Chicago homeowners, take note: you’ll get a better return on your investment if you buy a lottery ticket when the jackpot is high, rather than pay to secure your water heater against earthquake damage. (Read the full story)
Viral doesn’t even begin to describe last spring’s wild ride for Chai Jing’s “Under the Dome,” a 104-minute documentary on air pollution in China. (Read the full story)
Stacked in gravity-defying arrangements in the western San Bernardino Mountains, granite boulders that should have been toppled long ago by earthquakes are maintaining a stubborn if precarious balance. In puzzling out why these rocks still stand, researchers have uncovered connections between Southern California’s San Jacinto and San Andreas faults that could change how the region plans for future earthquakes. (Read the full story)
A deadly fungus identified in 2013 could devastate native salamander populations in North America unless U.S. officials make an immediate effort to halt salamander importation, according to an urgent new report published today in the journal Science. (Read the full story)
Finalist Cynthia Ndubuisi grew up in Lagos, Nigeria and began working at age eight to help support her mother’s business. Her own business, Kadosh Production Company, is working on a new way to dry cassava peels and market them to goat farmers.(Read the full story)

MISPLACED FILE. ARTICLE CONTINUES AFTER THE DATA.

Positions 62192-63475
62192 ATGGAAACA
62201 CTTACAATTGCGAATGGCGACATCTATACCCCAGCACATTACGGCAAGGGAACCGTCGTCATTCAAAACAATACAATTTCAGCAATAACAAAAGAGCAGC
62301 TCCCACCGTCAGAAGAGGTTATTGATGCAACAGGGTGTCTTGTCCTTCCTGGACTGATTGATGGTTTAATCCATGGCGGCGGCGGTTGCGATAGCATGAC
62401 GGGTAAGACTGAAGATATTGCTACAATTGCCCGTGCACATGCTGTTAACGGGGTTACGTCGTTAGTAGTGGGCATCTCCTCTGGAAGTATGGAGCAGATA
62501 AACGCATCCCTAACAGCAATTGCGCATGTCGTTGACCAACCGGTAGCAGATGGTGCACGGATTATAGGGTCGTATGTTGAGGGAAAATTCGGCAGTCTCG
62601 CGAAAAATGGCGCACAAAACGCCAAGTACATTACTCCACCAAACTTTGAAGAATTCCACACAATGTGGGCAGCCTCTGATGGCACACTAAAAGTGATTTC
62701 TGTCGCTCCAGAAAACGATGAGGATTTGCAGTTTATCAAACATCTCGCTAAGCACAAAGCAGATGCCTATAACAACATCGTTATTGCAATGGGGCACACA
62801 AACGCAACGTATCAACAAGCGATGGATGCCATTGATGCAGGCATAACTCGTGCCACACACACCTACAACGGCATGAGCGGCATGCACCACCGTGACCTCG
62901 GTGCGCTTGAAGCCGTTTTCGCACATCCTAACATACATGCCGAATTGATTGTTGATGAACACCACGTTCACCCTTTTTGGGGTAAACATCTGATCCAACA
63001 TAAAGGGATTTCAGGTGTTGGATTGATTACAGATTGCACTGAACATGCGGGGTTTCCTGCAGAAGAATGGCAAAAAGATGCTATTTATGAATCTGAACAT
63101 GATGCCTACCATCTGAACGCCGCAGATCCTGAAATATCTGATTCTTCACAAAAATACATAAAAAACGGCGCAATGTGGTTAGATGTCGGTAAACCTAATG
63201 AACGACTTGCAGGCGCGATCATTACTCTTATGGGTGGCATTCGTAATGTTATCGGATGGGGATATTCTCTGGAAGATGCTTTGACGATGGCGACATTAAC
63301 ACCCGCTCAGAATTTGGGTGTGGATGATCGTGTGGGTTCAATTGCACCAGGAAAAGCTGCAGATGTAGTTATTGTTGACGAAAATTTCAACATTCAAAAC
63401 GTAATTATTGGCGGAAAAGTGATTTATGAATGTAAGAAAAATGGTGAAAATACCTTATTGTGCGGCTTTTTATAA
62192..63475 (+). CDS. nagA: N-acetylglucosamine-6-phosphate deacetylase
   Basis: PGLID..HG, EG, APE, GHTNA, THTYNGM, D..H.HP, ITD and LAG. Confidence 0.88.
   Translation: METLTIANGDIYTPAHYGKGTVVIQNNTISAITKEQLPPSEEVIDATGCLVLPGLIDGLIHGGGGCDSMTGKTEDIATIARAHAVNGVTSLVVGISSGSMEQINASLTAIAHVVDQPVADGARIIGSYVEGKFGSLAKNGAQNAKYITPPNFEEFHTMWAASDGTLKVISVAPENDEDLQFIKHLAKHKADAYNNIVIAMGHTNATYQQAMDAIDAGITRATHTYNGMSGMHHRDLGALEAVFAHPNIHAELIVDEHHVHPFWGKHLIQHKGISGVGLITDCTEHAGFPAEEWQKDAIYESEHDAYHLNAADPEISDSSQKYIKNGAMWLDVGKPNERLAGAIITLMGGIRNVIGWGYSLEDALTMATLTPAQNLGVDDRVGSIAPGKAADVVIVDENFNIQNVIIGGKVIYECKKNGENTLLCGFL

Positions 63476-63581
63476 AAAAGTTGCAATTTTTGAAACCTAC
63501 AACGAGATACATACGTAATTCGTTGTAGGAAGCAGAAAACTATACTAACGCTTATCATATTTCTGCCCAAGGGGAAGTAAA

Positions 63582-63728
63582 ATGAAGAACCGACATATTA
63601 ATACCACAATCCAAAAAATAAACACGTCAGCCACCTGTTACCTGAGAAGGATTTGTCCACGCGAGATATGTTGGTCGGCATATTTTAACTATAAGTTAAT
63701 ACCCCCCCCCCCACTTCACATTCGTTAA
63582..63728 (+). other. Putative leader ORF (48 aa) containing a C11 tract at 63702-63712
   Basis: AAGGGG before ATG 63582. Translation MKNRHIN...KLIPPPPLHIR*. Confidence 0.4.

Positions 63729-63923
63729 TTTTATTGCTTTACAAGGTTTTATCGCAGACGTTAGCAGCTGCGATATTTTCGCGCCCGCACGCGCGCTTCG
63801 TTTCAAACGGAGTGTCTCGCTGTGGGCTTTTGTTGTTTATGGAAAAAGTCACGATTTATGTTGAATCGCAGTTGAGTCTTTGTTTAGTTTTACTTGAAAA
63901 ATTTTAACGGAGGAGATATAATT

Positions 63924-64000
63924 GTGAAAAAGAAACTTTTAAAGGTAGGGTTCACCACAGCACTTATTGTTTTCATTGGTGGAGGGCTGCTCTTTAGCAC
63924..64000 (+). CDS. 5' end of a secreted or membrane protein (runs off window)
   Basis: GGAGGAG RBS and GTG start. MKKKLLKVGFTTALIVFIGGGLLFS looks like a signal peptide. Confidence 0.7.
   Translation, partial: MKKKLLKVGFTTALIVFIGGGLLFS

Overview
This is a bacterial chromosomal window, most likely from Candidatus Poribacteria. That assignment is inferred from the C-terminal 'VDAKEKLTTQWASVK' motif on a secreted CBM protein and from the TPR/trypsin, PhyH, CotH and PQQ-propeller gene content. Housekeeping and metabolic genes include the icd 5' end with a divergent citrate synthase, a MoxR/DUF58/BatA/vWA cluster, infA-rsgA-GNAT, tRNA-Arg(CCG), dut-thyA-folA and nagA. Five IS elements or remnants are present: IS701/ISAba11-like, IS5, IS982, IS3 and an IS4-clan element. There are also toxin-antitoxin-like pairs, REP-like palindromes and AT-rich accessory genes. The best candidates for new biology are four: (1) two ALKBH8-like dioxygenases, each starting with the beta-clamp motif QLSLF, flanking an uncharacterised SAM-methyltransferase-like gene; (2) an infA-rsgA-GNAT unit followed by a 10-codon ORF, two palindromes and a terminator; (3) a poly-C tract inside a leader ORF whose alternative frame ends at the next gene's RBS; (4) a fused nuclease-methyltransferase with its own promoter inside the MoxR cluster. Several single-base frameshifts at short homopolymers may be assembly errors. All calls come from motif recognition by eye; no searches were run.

CHICAGO — One of the largest surveys of American views on religion and science suggests that the religious and scientific communities may be less combative than is commonly portrayed in the media and in politics.
Only 27 percent of those surveyed said that they viewed science and religion as being in conflict with each other, with about equal percentages of those people “siding with either religion or science.” (Read the full story)
Are the freeways, bike lanes and parking lots of San Francisco shaped as much by ideology as geography? SF State’s Jason Henderson thinks so, and he says the city isn’t alone in mixing politics and mobility. (Read the full story)